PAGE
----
This application uses the descriptive name datapipe routing bridge or simply datapipe to describe a packet based communications peripheral connecting multiple processors without glue logic or CPU intervention. FIG. 1 illustrates the makeup of a datapipe. It is composed of three building blocks transmitter 101, bridge 103 and receiver 102. The main function of the bridge component is to provide high levels of connectivity between multiple digital signal processors without paying the penalties usually associated with inter-processor connections. Dedicated routing logic within the datapipe autonomously navigates data packets of programmable size along the shortest distance from the source processor to one or more destination processors. Transmitter 101 may transmit data packets via bridge 103 to one or both of the right and left ports. Transmitter 101 responds to transmit events and transmit interrupts from an associated data processor (not shown) to supply data from internal I/O memory 105 to bridge 103. Bridge 103 is capable of retransmitting a data packet received at one of the right or left ports to the other port. Bridge 103 may also transfer a received data packet to receiver 102 in addition to or instead of retransmission at the other port. The actions of bridge 103 are determined by a header of the data packet. Upon receipt of a data packet, receiver stores the received data in internal I/O memory 105 and may generate a receive event to the associated data processor. In the preferred embodiment the associated data processor is a digital signal processor.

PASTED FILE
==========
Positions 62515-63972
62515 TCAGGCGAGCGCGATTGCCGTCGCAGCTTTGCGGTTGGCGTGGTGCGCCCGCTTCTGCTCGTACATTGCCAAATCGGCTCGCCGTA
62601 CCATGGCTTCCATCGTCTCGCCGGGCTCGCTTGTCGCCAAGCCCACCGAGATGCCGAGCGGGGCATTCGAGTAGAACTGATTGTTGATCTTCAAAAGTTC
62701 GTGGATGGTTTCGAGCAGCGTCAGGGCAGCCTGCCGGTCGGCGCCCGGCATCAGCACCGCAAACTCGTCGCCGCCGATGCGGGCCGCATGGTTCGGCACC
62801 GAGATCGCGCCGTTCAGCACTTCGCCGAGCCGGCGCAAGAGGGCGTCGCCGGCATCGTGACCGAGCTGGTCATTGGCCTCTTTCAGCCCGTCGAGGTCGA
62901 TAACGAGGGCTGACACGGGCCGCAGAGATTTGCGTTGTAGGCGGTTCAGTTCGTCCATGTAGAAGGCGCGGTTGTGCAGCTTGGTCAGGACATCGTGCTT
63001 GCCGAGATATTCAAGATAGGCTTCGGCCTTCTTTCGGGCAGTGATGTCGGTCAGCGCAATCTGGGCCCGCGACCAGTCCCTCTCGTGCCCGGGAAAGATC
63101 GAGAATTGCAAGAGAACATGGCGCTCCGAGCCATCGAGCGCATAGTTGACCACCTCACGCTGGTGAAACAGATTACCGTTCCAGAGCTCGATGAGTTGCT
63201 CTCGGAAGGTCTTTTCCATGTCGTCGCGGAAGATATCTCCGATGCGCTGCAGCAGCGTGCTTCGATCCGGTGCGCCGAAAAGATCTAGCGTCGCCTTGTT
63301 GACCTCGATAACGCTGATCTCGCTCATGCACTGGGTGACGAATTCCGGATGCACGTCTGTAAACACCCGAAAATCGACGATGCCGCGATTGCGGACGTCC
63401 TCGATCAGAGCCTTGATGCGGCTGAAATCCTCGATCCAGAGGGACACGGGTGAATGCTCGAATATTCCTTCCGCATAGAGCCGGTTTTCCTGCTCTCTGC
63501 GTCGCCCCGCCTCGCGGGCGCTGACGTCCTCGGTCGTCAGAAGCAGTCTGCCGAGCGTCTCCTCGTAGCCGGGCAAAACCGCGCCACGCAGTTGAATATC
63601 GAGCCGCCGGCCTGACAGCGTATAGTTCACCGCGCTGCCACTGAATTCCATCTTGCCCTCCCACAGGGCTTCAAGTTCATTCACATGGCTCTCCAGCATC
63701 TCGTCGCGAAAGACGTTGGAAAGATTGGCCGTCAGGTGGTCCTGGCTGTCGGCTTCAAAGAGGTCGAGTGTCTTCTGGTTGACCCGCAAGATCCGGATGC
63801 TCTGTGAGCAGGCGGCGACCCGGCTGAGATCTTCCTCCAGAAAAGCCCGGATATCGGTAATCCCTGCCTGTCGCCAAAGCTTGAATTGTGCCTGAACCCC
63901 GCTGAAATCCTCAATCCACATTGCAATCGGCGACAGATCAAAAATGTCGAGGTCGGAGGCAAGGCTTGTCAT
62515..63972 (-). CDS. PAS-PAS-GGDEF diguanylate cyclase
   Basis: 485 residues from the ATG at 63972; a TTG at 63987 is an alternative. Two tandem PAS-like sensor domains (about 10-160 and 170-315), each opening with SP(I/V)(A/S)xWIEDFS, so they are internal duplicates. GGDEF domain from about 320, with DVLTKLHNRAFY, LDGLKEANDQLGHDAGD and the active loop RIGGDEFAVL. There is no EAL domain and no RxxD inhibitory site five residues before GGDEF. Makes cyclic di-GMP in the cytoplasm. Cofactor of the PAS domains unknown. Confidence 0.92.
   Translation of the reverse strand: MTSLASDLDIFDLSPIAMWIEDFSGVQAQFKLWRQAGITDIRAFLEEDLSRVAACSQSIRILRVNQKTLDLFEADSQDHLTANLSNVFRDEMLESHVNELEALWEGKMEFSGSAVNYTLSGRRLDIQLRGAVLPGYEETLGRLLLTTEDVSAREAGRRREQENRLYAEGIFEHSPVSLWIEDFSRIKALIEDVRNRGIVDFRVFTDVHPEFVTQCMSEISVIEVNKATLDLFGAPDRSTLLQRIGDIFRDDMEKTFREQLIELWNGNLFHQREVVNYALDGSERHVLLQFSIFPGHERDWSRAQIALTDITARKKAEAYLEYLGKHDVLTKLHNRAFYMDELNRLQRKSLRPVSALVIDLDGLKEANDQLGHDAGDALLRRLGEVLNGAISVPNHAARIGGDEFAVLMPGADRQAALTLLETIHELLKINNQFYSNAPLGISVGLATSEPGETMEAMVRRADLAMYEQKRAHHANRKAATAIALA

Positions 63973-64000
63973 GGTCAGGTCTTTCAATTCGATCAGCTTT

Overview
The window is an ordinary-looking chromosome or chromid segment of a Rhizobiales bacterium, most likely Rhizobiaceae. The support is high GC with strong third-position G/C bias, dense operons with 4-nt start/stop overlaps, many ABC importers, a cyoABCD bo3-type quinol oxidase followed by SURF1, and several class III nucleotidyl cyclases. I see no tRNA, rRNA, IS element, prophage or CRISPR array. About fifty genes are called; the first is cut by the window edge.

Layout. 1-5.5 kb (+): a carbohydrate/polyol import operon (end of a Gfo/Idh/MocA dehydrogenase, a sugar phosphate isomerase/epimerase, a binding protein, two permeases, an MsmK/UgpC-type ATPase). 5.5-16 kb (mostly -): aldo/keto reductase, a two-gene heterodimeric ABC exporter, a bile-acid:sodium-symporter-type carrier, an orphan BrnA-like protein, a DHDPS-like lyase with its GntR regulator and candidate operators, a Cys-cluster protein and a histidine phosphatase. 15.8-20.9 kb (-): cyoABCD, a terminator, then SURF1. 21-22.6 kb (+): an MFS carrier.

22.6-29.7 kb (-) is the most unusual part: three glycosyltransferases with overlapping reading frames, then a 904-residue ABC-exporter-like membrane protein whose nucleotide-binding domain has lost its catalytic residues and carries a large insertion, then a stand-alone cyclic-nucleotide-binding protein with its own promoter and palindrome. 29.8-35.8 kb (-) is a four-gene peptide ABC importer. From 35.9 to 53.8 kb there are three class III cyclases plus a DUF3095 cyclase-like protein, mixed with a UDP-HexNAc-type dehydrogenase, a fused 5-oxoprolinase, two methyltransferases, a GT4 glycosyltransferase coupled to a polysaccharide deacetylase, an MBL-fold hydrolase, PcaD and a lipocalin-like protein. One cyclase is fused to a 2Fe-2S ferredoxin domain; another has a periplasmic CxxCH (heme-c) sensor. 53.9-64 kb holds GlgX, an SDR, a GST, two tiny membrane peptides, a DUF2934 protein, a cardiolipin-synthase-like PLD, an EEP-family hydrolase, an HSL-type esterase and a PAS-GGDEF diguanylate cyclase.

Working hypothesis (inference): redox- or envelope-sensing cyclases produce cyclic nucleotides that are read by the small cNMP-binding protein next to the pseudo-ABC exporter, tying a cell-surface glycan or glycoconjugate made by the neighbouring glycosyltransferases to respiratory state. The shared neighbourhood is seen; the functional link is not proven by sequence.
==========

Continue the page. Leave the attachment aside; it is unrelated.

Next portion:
FIG. 2 illustrates an array of multiple digital signal processors connected in a datapipe network. Each intermediate processor 202 and 203, between source processor 201 and destination processor 204 repeats the packet to the next processor through dedicated point-to-point uni-directional links 205. Each link contains a 16-bit data bus, its own transfer clock and a ready signal. The links 205 also contain a 2-bit control signal identifying the data content (at the rising edge of the transfer clock) as a packet body or a control opcode used by the datapipe routing logic to navigate the packet to its destination.

As illustrated in FIG. 2, the 2-dimensional communications grid implemented with the datapipe has a single input or output link (not both) on each of the 4 edges of each digital signal processor node. Other solutions that do not have the programmable packet routing capability of the datapipe may require and “in” and “out” channels on each edge to function in a two dimensional grid arrangement. Single direction per edge (one way street) is possible because of the following two datapipe features:

1. Every datapipe bridge in the system is aware of the exact relative location of every other datapipe node in that system.